The Irish Second-Level Students’ Union (ISSU) has called for “certain clarity” on what will happen with the Leaving Cert exams in 2021.
The ISSU also described the amount of anxiety put on exam-year students as “unnecessary and unsustainable”.
The comments were made by ISSU President Reuban Murray, during a Joint Oireachtas Committee on Education, Further and Higher Education, Research, Innovation and Science. Murray also said there has not been enough clarity on the fate of the 2021 Leaving Cert exams.
ISSU Education Officer, Alicia O’Sullivan, has said that the perspective they are getting from the Department of Education is that “the traditional Leaving Cert will go ahead, with contingencies”.
However, O’Sullivan added that “given the current climate, you can never say never about anything”.
She said that once the exams are safe for students, “we have no objections”, but that “it needs to be very clear very soon what students will be facing practically and safety-wise”.
Speaking about the changes to layouts of the examination papers next year, O’Sullivan said that “it is adding workload to a degree” and “more definite changes” were needed to take the workload off, as “you don’t want to disadvantage others”.
In a submission before Murray appeared before the Joint Oireachtas Committee, the ISSU said there was “serious confusion, anxiety and frustration” among students, and questioned why schools were being treated differently from other sectors of society.
However, O’Sullivan has said that communication between the ISSU and other education bodies “has been as good as can be” and that “student voices have never been more prominent”.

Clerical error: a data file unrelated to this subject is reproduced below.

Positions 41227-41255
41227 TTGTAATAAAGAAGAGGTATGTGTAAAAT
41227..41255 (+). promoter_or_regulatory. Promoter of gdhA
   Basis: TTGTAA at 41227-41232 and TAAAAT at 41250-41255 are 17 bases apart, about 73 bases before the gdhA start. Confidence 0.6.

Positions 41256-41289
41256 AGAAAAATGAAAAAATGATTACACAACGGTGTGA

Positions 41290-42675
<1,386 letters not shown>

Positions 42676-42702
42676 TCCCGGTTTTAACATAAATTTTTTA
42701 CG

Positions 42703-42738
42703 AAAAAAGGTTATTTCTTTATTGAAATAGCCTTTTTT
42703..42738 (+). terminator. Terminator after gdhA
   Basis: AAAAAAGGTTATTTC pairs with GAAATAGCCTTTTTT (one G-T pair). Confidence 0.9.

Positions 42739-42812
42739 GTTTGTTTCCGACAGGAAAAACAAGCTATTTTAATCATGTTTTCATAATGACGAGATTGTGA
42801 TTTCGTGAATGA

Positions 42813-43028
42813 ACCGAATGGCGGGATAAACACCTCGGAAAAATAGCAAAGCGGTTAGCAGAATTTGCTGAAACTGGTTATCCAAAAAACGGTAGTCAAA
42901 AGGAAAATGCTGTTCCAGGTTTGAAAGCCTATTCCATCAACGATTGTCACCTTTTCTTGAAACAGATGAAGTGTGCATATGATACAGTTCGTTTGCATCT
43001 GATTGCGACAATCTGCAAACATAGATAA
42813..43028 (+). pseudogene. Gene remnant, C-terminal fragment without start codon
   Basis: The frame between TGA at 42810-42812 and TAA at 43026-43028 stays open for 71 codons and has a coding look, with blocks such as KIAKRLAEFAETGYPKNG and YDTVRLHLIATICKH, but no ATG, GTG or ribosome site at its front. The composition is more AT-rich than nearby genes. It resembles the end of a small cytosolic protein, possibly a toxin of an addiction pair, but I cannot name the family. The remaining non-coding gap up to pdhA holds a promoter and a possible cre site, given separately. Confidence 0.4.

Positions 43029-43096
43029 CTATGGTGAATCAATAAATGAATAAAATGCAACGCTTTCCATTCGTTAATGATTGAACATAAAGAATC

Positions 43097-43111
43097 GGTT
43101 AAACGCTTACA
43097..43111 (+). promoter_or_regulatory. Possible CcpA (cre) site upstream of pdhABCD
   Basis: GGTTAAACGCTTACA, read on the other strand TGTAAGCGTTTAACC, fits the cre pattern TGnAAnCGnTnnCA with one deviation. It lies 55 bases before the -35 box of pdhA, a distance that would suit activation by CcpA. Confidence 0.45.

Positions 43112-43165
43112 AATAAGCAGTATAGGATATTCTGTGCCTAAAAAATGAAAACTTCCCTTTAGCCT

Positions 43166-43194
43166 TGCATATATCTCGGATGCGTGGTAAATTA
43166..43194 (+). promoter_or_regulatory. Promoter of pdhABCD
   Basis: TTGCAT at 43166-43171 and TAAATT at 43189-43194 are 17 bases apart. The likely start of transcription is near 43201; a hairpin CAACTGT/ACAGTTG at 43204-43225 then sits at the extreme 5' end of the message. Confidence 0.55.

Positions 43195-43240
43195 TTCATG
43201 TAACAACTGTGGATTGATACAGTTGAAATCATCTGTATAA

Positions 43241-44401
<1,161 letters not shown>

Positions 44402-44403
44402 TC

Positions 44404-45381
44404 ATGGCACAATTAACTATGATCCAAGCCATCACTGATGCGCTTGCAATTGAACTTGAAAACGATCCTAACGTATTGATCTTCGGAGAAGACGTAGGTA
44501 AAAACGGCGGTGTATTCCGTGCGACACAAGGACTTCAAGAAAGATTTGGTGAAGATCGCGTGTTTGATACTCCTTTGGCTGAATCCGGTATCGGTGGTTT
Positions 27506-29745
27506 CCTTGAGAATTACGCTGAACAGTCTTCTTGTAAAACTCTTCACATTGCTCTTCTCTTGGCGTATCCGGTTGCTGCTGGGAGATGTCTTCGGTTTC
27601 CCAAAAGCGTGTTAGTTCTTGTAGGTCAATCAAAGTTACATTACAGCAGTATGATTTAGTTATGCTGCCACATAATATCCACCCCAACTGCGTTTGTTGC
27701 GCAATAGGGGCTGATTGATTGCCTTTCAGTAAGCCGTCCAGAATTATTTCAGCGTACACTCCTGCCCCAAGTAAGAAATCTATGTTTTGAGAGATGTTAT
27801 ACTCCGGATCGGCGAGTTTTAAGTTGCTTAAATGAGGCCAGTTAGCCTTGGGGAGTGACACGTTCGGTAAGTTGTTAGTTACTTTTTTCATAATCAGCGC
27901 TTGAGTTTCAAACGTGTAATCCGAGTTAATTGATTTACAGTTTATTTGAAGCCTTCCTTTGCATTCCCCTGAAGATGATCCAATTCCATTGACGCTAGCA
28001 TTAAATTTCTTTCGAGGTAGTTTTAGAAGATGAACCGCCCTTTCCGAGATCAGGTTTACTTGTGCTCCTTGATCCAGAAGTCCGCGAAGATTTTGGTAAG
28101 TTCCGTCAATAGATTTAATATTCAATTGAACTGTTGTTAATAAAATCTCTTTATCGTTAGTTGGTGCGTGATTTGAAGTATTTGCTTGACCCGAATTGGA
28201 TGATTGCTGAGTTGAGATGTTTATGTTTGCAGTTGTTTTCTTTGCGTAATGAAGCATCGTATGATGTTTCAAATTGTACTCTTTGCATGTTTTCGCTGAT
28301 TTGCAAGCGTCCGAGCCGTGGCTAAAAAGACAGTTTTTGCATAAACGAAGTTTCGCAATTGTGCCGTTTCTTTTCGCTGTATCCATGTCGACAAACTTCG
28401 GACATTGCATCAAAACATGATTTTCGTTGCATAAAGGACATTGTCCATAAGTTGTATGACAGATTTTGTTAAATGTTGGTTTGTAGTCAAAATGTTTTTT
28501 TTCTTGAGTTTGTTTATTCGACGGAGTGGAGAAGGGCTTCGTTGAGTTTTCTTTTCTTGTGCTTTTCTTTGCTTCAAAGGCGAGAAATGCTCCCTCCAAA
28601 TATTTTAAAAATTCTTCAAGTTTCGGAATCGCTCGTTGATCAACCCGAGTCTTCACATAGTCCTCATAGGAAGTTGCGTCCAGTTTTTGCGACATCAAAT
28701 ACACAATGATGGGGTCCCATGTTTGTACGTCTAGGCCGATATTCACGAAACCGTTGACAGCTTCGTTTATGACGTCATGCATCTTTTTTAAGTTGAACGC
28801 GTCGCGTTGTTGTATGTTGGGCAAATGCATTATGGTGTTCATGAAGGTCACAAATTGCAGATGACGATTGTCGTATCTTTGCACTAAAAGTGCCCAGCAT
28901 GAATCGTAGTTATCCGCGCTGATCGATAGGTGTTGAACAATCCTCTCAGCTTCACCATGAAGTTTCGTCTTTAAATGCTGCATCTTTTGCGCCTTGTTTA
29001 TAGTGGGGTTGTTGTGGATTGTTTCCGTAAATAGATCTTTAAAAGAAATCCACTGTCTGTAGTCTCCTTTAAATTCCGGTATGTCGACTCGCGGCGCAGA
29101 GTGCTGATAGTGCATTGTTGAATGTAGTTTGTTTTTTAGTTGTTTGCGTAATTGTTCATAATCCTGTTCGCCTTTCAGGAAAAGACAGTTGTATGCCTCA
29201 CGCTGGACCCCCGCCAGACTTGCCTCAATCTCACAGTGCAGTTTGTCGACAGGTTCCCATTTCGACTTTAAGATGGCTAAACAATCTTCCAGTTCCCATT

O’Sullivan emphasised that “students are being listened to” and that “there will be a fair Leaving Cert” while precautions will be in place for those who are self-isolating or are immuno-compromised.
She said there are 37 regional officers within the ISSU who regularly communicate with student councils, and will continue to do so, adding that she is currently establishing an “education working group” for the purposes of the 2021 exams and future senior cycle reform.
When asked what contingencies are being developed, O’Sullivan said “nothing is set in stone” and that they will be developed “over the next few months”.
Looking to the future, she advised students to look into “Plan Bs and Plan Cs”, adding there is “nothing wrong or shameful” about doing a Post-Leaving Cert Course (PLC).
Minister for Education Norma Foley has previously said that she is “absolutely committed” to ensuring State exams run in 2021, but has stopped short of a guarantee.
Minister Foley said that the familiar structure of the exams will be maintained “while incorporating additional choice”.
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